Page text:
Major chipmakers like Intel and Samsung recently announced plans to build new factories in the United States, but Raimondo noted they’ve also indicated they could go “bigger and faster” with help. of the federal government.
One of the biggest flashpoints is the $8 billion set aside in the legislation to help developing countries reduce emissions and deal with climate change. Former President Barack Obama pledged $3 billion for the fund, but former President Donald Trump withheld $2 billion.
Rep. Michael McCaul, the top Republican on the House Foreign Affairs Committee, called it an “unaccountable UN slush fund” that has already provided at least $100 million to China .
Meanwhile, America’s share of the world’s semiconductor manufacturing has steadily eroded, from 37% in 1990 to around 12% today. The Biden administration and lawmakers are trying to reverse that trend, which industry officials say is driven by foreign competitors receiving large government subsidies.
The pandemic has put a strain on the chip supply chain. The Commerce Department released a report last week that found median inventory for certain semiconductor products fell from 40 days in 2019 to less than five days in 2021. The report also says stakeholders are not seeing not the problem will go away in the next six months. . The administration cited the findings as calling on Congress to act.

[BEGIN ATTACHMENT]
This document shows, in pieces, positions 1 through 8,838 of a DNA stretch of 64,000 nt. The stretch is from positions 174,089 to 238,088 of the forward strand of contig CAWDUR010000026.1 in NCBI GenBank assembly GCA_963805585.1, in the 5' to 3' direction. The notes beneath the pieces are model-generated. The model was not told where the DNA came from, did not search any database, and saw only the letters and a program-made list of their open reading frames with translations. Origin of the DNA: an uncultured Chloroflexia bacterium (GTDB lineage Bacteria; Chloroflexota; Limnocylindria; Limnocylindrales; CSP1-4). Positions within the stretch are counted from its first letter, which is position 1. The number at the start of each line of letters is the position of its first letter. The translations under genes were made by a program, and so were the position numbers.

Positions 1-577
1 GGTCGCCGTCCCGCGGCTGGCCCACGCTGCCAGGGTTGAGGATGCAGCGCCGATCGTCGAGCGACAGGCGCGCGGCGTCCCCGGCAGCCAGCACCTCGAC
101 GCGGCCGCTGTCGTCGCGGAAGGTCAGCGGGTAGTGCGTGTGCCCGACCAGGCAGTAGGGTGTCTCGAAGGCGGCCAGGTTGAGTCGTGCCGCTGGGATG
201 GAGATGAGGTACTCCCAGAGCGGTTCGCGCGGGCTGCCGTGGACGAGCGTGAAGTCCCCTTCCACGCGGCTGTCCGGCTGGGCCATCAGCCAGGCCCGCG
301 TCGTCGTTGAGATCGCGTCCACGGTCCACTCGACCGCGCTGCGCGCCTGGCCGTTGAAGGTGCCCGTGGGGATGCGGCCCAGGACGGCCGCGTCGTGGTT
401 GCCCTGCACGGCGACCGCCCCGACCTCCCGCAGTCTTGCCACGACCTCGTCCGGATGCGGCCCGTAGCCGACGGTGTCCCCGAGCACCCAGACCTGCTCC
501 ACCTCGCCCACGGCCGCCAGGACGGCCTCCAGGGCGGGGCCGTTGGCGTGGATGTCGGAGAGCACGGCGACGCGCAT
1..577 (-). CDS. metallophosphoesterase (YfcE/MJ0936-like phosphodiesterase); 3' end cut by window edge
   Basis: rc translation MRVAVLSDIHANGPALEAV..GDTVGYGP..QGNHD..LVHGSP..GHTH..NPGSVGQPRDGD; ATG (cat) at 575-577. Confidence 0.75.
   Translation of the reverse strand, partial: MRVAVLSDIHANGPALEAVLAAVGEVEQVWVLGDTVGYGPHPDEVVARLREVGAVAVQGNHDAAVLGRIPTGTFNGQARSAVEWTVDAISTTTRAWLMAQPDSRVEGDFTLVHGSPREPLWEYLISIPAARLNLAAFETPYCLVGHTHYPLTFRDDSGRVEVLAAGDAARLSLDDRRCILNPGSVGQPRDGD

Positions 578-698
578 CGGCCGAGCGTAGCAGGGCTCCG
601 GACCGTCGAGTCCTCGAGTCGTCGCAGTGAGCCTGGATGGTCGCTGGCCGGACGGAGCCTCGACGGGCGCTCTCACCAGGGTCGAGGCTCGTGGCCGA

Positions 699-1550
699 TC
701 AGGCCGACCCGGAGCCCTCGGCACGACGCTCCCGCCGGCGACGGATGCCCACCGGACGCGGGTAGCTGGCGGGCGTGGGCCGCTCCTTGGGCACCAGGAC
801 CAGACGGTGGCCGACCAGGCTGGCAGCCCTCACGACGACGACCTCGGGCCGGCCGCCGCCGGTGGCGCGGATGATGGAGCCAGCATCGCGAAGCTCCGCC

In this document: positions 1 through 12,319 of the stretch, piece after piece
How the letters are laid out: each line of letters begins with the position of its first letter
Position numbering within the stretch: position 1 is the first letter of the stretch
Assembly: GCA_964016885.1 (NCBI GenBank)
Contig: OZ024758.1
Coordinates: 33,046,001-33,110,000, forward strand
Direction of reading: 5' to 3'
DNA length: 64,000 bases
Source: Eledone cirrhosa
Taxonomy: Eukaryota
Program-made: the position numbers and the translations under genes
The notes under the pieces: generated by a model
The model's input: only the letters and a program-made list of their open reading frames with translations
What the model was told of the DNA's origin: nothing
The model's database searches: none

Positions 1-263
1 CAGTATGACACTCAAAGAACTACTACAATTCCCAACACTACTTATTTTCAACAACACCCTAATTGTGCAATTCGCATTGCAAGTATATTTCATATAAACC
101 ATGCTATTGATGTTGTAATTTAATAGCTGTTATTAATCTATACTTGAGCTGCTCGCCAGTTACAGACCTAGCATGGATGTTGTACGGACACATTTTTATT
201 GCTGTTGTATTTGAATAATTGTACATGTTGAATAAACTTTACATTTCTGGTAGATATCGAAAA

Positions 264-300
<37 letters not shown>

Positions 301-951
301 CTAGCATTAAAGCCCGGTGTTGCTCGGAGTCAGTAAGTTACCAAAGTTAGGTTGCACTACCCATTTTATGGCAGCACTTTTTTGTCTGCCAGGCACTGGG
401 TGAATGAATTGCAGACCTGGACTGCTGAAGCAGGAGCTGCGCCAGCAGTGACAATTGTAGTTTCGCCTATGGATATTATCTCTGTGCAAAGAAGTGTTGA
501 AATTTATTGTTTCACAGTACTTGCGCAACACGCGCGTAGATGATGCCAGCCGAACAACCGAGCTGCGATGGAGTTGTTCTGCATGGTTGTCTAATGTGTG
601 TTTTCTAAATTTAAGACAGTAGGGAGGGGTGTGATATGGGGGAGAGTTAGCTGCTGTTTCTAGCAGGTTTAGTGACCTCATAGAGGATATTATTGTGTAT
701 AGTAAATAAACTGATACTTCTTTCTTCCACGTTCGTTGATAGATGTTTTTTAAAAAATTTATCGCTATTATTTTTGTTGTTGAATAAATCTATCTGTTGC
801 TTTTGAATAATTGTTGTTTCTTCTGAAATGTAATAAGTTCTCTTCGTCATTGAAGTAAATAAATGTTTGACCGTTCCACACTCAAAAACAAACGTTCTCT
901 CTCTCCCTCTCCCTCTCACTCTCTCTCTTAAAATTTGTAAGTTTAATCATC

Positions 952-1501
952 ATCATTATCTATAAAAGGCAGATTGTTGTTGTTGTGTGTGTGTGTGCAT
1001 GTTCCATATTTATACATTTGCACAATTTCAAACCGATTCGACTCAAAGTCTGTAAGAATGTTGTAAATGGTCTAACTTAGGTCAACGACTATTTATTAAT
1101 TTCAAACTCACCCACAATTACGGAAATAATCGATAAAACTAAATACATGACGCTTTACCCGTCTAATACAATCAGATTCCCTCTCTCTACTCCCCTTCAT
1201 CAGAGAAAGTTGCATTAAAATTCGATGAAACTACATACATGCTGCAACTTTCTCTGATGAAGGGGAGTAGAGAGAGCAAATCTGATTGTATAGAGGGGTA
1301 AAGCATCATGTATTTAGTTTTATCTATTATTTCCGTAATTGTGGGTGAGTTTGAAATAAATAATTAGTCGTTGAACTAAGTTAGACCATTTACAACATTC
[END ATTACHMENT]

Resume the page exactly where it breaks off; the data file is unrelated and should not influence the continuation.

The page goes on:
Tensions with China are reflected in much of the legislation. In a nod to concerns about the origins of COVID-19, the bill directs the president to submit a report to Congress on the most likely origin of the virus, the level of confidence in that assessment, and the challenges of making such an assessment.
Republicans dismissed the provision as “no independent investigation, no penalties, no punishment.” They want a select committee of lawmakers to look into the origins of COVID-19. “Instead of taking action to get real accountability, he’s going to ask them for a report,” Republican Leader Kevin McCarthy of California said.
Another provision would subject more lower-cost products made in China to tariffs. Currently, imports valued at less than $800 are exempt from expedited processing and tariffs. The bill eliminates the threshold for certain countries, including China.
The Senate passed its computer chip legislation in June by a vote of 68 to 32, representing a rare episode of bipartisanship on major legislation. Negotiators will now try to find a compromise that both chambers can agree to, although it is not certain they can do so before the midterm elections.
Anything that emerges will need the support of 10 50-50 Senate Republicans to pass.
“We will send House Republicans a much better option to vote in the next two months,” said Sen. Todd Young, R-Ind., who worked with Senate Majority Leader Chuck Schumer on the version of the Senate Legislation.
“Senate and House Democrats know we still have a lot of work to do to tie together our two proposals and move this bill to the president’s desk, and I think we will,” Schumer said.